Westminster Council is set to consider proposals for an eruv, or Jewish religious boundary, covering north London areas including West Hampstead, Maida Vale, St Johns Wood, Regent’s Park and Little Venice.
The council’s planning committee meets on Tuesday to discuss the plans, but locals have voiced their objections, citing the lack of necessity, and the discomfort of religious boundaries in secular societies.
Eruvs allows religious Jews greater freedom on Shabbat, within which area they would then be allowed to perform certain tasks such as carrying shopping or pushing wheelchairs or babies in prams.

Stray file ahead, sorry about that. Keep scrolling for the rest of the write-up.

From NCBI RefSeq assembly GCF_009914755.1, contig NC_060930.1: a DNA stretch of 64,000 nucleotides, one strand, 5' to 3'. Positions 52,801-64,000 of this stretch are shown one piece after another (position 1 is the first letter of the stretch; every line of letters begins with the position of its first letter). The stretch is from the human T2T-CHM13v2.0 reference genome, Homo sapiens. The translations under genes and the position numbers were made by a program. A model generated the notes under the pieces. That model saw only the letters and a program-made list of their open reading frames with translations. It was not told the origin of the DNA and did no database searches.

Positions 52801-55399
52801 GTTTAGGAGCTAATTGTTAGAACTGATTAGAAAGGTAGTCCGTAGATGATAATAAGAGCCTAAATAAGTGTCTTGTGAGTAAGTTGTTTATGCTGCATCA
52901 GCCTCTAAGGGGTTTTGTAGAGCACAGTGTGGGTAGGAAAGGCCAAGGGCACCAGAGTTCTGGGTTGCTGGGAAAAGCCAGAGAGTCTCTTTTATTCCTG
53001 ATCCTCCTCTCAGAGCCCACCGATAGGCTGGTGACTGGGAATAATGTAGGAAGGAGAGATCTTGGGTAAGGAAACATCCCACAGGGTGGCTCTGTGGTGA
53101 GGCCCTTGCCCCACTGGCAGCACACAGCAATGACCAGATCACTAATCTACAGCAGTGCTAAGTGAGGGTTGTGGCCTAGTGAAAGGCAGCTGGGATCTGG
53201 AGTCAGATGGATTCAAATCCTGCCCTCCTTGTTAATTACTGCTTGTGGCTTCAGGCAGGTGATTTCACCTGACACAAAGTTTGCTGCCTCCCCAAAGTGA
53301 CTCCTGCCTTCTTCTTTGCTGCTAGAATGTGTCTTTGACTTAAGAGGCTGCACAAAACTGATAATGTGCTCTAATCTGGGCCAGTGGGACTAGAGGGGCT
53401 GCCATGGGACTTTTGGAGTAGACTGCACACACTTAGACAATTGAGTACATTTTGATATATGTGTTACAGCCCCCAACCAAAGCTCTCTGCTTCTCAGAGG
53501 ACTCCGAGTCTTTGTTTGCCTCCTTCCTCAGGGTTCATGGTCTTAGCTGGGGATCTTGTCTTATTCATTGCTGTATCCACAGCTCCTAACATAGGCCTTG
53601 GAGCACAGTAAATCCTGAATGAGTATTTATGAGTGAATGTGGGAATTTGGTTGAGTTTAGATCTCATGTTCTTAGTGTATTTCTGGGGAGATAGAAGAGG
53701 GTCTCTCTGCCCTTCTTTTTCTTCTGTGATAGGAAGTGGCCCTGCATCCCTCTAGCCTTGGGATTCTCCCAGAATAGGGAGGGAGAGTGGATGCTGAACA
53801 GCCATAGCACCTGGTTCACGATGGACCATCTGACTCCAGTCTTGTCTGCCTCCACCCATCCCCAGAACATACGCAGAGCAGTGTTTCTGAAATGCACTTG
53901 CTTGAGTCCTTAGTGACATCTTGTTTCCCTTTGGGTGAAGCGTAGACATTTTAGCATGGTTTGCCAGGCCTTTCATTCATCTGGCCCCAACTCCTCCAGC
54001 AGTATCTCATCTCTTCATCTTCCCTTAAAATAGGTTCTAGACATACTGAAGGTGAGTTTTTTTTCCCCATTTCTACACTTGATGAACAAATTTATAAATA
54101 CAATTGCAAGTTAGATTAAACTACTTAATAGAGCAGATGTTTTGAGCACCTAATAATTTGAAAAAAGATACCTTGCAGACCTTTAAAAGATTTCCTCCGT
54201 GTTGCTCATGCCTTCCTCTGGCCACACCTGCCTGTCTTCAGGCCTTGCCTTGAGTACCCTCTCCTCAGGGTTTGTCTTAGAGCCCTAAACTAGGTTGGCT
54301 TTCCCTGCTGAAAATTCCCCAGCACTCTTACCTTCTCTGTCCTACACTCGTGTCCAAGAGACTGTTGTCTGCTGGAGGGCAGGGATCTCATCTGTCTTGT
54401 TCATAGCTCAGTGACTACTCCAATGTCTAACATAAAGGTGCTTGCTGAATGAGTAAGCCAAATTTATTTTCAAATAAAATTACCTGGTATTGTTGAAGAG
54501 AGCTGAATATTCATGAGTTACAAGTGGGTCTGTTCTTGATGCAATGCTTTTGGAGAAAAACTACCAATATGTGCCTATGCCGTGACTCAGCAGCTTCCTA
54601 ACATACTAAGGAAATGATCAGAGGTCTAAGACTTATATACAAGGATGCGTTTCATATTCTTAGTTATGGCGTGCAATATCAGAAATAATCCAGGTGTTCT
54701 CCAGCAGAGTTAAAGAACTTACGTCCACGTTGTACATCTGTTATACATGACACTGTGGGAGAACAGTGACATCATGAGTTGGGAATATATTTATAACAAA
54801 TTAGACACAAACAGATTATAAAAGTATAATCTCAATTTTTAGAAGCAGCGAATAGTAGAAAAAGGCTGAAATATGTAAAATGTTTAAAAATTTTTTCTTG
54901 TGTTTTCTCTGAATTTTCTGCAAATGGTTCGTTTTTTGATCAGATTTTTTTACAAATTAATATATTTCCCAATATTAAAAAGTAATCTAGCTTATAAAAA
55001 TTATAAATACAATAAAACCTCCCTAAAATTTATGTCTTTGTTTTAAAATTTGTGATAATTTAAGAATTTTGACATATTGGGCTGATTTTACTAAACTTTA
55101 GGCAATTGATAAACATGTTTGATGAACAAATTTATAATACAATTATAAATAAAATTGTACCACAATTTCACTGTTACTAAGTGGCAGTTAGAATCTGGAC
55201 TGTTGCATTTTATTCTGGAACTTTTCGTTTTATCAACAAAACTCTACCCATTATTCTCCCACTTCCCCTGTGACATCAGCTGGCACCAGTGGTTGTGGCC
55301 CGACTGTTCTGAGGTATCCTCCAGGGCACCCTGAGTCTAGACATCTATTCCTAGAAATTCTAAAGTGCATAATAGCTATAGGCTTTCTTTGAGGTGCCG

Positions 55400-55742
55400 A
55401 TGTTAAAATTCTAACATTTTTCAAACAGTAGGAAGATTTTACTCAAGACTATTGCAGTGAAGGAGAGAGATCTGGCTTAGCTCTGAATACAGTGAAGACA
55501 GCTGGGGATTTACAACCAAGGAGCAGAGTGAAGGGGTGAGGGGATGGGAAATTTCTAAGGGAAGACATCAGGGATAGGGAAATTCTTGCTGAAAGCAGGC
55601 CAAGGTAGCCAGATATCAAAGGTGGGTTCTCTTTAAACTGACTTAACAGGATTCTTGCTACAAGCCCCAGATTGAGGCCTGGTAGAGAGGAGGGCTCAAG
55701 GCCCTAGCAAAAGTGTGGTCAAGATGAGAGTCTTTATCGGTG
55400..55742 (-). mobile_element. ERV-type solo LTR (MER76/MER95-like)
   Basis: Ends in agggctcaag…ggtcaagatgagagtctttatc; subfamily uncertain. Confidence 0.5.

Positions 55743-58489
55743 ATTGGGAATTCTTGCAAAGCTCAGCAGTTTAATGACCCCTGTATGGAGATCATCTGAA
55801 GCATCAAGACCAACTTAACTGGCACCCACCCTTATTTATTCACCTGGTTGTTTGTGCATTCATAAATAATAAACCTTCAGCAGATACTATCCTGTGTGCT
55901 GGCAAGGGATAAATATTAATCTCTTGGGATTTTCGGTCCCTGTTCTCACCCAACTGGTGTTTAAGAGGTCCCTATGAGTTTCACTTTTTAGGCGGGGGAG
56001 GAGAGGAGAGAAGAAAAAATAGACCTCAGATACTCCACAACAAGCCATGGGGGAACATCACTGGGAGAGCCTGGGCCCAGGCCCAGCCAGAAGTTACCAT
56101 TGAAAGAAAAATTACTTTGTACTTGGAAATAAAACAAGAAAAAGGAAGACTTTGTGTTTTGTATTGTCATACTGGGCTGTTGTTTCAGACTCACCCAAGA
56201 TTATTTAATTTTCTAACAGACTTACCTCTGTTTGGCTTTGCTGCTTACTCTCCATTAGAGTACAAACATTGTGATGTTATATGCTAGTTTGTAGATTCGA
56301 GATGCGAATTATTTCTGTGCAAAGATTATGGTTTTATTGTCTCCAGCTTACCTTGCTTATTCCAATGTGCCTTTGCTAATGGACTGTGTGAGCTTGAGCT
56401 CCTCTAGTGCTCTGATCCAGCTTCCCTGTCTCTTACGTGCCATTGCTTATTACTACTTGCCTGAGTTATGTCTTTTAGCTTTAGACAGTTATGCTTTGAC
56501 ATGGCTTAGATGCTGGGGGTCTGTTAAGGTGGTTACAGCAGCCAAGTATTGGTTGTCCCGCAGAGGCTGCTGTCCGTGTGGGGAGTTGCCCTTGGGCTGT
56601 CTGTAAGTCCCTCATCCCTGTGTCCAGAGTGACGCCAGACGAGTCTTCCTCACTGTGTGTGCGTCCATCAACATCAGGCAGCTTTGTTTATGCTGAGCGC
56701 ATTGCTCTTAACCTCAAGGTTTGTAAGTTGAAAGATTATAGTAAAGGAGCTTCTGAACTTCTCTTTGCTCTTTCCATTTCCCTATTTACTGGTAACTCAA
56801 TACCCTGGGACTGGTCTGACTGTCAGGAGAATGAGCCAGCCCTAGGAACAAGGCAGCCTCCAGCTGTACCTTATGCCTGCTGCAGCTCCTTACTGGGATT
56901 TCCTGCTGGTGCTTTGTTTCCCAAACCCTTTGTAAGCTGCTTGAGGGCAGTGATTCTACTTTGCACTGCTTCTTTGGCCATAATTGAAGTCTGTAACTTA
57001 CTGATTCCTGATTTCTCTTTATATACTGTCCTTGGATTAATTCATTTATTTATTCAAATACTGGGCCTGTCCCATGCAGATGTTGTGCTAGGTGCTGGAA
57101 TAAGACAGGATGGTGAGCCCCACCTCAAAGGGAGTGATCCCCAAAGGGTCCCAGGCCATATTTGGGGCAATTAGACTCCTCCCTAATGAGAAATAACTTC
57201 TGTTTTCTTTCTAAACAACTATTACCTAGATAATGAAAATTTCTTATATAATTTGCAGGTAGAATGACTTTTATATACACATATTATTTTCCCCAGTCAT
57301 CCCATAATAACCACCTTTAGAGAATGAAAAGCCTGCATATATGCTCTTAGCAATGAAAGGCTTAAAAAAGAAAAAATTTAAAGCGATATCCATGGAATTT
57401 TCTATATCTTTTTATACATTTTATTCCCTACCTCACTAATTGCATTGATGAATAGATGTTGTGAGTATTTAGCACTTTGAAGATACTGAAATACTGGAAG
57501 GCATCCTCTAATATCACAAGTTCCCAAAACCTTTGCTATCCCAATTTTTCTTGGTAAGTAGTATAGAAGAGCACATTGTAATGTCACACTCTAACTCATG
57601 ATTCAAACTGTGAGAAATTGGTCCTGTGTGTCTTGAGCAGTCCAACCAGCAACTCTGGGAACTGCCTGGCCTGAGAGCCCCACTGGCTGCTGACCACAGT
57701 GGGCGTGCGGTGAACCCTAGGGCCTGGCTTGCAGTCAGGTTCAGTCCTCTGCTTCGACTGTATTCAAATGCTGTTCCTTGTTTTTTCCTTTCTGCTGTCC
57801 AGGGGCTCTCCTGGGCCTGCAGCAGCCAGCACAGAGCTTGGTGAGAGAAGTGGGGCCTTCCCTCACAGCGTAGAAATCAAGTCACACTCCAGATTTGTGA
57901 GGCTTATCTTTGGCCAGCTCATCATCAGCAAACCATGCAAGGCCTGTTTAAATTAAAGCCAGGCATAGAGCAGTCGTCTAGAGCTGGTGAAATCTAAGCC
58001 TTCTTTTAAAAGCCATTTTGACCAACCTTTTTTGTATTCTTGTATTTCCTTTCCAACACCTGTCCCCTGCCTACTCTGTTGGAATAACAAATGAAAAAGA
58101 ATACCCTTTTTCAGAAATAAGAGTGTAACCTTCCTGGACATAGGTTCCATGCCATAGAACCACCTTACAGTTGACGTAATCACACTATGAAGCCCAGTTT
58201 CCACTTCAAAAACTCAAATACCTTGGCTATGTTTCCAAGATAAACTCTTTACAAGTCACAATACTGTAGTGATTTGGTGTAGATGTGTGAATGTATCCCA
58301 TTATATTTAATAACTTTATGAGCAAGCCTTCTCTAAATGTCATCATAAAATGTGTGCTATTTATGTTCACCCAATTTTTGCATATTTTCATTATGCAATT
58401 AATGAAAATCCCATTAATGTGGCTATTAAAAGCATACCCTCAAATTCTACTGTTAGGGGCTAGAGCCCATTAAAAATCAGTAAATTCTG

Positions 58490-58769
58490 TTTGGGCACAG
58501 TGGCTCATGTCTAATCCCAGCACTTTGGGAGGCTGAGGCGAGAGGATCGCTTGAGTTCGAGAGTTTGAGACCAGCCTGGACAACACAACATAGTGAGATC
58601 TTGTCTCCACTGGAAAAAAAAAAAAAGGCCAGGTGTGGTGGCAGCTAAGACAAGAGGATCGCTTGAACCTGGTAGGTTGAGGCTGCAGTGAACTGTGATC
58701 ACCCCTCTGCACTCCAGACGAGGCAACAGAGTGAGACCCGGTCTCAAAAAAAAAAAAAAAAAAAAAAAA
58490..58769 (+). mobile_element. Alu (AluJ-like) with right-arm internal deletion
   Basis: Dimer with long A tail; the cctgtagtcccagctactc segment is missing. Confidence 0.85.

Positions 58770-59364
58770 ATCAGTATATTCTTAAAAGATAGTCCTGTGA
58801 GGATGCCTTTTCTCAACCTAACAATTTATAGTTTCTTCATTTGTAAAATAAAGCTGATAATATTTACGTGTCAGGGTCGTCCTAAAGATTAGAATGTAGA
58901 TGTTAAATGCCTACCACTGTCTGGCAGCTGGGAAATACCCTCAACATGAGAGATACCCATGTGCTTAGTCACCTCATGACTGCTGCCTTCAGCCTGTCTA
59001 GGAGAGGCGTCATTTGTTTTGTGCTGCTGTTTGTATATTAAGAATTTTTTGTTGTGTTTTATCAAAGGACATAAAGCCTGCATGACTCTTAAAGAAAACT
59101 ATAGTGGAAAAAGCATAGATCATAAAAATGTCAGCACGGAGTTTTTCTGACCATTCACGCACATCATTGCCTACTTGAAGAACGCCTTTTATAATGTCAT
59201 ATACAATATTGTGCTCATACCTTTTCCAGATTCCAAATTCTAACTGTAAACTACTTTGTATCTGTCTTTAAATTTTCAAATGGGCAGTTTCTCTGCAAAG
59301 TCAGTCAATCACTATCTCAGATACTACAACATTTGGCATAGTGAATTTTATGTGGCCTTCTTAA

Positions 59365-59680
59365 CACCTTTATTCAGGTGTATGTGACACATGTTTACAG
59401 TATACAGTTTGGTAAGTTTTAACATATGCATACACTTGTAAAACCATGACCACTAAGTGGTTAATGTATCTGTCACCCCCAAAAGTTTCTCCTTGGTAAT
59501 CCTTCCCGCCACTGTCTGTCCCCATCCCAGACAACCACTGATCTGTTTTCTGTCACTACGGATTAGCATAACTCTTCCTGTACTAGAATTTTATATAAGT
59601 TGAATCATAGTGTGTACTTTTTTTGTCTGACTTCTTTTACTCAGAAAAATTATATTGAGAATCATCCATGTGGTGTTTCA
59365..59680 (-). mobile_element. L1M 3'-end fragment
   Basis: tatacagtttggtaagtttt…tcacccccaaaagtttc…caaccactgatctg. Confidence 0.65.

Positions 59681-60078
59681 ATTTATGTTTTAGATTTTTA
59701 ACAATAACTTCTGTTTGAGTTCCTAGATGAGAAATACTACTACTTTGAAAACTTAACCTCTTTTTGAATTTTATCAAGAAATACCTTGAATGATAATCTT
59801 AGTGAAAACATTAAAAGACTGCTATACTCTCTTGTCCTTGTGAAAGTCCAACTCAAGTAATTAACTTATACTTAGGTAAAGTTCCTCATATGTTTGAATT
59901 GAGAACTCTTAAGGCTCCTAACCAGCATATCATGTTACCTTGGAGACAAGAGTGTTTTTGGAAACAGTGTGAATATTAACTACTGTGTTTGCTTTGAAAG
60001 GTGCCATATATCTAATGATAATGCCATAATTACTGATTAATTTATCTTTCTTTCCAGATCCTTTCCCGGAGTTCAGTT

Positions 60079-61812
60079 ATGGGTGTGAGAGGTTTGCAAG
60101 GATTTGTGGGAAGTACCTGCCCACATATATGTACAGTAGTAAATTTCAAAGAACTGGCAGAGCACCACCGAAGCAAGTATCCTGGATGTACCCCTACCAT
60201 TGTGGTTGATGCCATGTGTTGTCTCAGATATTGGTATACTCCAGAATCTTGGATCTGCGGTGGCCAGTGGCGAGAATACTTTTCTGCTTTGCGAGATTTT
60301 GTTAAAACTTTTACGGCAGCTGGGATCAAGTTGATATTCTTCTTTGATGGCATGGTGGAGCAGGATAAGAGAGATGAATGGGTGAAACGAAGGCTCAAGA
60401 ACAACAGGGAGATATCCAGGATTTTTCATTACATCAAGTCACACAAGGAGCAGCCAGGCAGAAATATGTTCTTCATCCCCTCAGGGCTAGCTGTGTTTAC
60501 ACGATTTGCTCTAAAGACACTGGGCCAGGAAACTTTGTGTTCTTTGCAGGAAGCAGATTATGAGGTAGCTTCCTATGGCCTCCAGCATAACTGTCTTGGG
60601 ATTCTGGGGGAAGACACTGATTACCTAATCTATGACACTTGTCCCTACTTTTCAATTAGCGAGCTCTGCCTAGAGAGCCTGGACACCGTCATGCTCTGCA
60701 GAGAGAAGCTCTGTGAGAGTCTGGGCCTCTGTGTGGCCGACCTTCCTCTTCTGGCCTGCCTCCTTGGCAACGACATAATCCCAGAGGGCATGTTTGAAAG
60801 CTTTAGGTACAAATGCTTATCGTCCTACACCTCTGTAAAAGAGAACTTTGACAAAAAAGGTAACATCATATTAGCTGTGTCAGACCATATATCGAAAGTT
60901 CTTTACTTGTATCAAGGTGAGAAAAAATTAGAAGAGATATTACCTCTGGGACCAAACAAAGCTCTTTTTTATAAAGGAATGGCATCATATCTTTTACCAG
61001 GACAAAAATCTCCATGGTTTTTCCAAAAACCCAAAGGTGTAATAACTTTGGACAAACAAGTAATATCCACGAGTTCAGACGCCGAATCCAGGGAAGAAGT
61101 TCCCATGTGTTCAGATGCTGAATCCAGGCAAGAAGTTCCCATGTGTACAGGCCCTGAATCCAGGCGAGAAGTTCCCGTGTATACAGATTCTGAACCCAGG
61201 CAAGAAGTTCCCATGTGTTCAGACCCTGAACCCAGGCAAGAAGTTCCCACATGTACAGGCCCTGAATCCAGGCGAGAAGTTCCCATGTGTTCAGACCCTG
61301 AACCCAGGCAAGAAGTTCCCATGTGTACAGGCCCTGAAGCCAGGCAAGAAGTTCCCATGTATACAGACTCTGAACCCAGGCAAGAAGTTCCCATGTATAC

The North Westminster eruv would consist of 80 poles up to 18 metres high, typically connected by fish wire, and would overlap the boroughs of Brent and Camden.
If approved, the proposals – submitted by St John’s Wood Synagogue – would see the eruv link up with an existing boundary covering Cricklewood, Brondesbury, West Hampstead, Kilburn, Queen’s Park and Willesden. The shul says up to 8,700 people would benefit.
“It would stretch from Shirland Road in the west, adjoining the new Brondesbury and South Hampstead eruvs in the north, and it will also include Primrose Hill Park in the east, and run along Prince Albert Road in the south,” the shul said.
It also urged supporters to write in using their own words “in order to minimise the impression of an orchestrated campaign”.
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